The first link in this post was wrong. Fixed. Thanks, astute reader!
For ages I’ve thought that when I write something elsewhere I should at least notify my subscribers here. (Plus, ahem, it may help my forgetful self remember WHERE I wrote about something…)
- On my Forbes.com blog, This 15 Year Old Absolutely Nails What ‘Patient Centered’ Is – And Isn’t is about a two minute video by a young patient, recorded ad hoc Wednesday morning by her mom, Amy Gleason, a member of the Society for Participatory Medicine. The discussion on Twitter has gone nuts, there are more than 15,000 views on the blog post so far, and 2½ days later it’s still bouncing around in the top 25 Most Popular list for all of Forbes.com.(!) Check it out.
- Also on e-patients.net, today: A neurosurgeon confronts his mortality: lessons in statistics and living while you can is about apoignant essay in the NY Times Sunday Review by a neurosurgeon who discovered at 36 that he had metastatic lung cancer, and his quest to know the odds and then deal with not knowing. Very well written.
The latter hits home because it was this week in 2007 that a biopsy confirmed my kidney cancer diagnosis, with really bad odds. My favorite lines in the surgeon’s essay:
- We all want certainty
- There is no certainty.
- “illness can drive a family apart or bring it together — be aware of each other’s needs and find extra support.”
- “five-year survival curves are at least five years out of date.” This line is brilliant; every patient who googles survival figures MUST hear this.
- Ultimately, from Samuel Beckett: “I can’t go on. I’ll go on.”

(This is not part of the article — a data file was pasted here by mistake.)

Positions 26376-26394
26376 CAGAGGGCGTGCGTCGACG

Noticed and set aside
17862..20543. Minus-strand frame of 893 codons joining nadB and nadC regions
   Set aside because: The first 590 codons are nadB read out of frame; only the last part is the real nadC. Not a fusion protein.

The Lisa Adams story: Finally, two weeks ago you may have seen an extraordinary flood of publicity about a very, very strange journalistic episode, in which a husband-wife pair of journalists wrote two bizarre posts attacking cancer patient @AdamsLisa for tweeting her life so much. It started with the wife posting on The Guardian a very personal attack, using private messages when she hadn’t even told the patient she was working on a story; she wrote (bizarrely) that she couldn’t stop her voyeuristic urge to read – then attacked her. Then that writer’s husband – a former executive editor of the New York Times – posted a nasty op-ed in the Times. Aside from the ethical concerns (The Guardian deleted the first article), it was strange because neither seems to understand how Twitter is used, the husband didn’t even read Lisa’s Twitter profile (he got wrong how many kids she has) and both talked about her “battling” cancer when Adams specifically disavows that approach (as I did). My post is Husband-wife pieces in NY Times and The Guardian break ethics and lack a clue (re @AdamsLisa). To fully understand the story as it unfolded you need to read through the comments, which include links to several excellent analyses by other bloggers. Some point to the first writer’s own cancer case some years ago, which may carry unresolved terrors. Who knows – in any case it’s a strange episode that gives much cause for thought.
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